- A few years ago (when Arena Stage produced Sarah Ruhl’s Passion Play, a Cycle), Molly Smith said, “religion onstage” is the new “sex onstage”. Religion has become a national hot topic, making Becoming Calvin most relevant art. 16th century faith differences were minute compared to our polyglot culture – what a great opportunity for art to create national dialogue and aid understanding.
–Anne Paine West, Cultivation and Stewardship Manager, Arena Stage
- In fact, isn’t this a timeless tale? The balance of power between church and state is always at play, in every age and every country. People everywhere search for the truth, and are sometimes willing to risk everything for it. And yes, we “work out our own salvation” whether or not those are the words we might use to describe our existential explorations.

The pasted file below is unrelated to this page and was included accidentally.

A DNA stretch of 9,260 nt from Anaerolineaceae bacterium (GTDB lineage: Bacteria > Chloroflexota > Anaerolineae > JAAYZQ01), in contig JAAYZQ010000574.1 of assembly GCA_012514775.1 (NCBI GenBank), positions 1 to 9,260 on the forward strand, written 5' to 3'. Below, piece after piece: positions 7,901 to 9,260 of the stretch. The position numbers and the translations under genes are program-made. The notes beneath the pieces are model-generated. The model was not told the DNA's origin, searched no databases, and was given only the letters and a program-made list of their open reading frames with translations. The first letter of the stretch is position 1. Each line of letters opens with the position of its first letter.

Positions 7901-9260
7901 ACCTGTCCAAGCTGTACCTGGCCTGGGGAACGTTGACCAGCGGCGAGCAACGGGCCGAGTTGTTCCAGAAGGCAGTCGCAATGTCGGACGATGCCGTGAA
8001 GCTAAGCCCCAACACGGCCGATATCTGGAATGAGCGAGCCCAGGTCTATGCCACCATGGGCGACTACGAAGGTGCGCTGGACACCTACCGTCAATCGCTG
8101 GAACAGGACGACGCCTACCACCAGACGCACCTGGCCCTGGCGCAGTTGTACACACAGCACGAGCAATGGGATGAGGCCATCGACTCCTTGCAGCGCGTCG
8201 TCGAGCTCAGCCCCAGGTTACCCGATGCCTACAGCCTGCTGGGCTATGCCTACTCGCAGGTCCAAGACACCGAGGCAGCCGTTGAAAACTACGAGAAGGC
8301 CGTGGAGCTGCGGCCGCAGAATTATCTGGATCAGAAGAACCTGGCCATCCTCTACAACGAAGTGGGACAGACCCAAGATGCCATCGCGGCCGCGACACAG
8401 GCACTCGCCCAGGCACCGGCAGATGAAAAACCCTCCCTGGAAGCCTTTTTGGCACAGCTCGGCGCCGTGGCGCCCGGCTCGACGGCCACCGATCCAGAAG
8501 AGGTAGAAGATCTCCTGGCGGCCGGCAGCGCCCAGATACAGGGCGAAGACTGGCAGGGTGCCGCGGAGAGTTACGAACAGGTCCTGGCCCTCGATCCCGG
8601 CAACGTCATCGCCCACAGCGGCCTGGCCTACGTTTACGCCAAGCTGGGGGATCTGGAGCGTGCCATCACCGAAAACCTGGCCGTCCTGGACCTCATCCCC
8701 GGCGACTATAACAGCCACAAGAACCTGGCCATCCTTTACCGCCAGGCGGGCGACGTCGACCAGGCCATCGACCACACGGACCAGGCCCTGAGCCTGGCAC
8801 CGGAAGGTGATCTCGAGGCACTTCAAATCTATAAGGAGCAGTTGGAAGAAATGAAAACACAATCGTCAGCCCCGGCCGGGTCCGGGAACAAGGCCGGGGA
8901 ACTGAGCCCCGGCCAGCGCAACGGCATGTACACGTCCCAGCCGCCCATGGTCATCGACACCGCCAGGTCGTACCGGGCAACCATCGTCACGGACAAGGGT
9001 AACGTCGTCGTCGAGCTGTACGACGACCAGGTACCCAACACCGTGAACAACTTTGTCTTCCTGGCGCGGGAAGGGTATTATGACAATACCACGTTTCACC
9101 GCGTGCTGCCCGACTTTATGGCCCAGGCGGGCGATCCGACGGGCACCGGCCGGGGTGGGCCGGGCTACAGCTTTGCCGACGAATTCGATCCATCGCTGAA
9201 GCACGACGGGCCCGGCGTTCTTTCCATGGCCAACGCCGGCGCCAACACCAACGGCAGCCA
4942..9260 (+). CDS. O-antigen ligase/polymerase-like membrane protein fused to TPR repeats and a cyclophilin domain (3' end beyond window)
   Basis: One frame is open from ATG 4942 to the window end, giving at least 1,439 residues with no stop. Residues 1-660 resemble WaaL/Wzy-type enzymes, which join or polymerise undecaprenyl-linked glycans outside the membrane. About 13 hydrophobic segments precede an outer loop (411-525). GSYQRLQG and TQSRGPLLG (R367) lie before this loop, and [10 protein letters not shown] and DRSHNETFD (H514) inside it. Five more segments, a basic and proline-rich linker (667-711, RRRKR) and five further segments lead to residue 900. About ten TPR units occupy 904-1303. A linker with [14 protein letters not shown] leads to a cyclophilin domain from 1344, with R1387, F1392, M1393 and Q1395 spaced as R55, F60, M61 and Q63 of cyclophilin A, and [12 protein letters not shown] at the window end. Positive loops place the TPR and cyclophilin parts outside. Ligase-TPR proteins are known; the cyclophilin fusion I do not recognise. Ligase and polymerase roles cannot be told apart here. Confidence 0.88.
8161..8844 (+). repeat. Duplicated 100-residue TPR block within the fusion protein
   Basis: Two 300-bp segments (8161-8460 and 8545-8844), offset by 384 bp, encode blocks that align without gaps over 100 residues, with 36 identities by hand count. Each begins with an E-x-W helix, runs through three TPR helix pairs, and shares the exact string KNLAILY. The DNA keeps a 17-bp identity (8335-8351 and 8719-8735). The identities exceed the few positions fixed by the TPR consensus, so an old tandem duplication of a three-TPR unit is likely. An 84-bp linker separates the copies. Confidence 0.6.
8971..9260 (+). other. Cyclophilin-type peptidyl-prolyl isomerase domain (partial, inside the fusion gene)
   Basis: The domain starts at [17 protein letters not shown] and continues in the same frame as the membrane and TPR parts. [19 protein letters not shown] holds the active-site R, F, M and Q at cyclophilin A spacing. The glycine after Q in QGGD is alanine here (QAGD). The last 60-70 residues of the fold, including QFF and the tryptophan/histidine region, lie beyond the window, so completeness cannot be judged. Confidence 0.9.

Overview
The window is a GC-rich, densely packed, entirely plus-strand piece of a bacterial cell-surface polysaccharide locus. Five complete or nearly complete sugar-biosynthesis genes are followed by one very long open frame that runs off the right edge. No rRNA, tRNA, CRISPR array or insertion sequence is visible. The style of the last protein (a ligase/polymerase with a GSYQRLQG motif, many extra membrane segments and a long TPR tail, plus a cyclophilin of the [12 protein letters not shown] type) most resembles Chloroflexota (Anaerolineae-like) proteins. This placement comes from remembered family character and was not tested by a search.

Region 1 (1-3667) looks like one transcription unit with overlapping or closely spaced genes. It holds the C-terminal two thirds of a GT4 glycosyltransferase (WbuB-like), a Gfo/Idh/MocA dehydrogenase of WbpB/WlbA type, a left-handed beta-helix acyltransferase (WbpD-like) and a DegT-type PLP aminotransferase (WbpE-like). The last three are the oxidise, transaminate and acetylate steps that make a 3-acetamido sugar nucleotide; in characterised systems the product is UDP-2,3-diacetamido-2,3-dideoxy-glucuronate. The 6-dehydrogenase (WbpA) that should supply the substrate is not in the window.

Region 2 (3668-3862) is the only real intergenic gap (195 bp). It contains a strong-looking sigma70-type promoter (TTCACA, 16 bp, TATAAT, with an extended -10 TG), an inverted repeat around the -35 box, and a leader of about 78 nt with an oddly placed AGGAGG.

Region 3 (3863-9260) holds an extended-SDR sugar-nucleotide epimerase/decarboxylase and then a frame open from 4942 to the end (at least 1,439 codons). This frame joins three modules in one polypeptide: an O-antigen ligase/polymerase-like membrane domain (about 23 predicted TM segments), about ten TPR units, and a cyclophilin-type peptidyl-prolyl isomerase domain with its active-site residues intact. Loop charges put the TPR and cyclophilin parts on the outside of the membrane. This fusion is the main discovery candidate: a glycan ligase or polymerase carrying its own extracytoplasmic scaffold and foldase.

–From the blog Creativity and Calvin by Rev. Ruth Everhart
- Becoming Calvin is a wonderfully crafted reminder of what a strong and essentially uncompromising individual can accomplish if the times are ripe for change. An enlightening and thought-provoking exploration of one of the greatest figures in Protestant history.
–Doug Feaver, Washington, D.C. journalist
- History is seldom recreated on stage with a level of authenticity, grace and beauty that allows the audience to identify with and learn from earlier struggles between individual spiritual growth and established religious thought. Playwright Ann Timmons creates both with spirit, joy, and truth!
–Rev. Dr. Diane G. Murphy
- . . . there is plenty of material in “Becoming Calvin” to prompt reflection in a modern audience. Young people today too are searching for some sense of purpose to which they can apply their gifts. . .They must be prepared to pay a price, as Calvin did, in leaving the places that are comfortable to them and sometimes being parted from dear friends who go in different directions. Perhaps, with interest and support elsewhere, this thought-provoking play may find audiences far beyond Washington, D.C.
–from an article in October 2012 issue of The Layman, by Alan Wisdom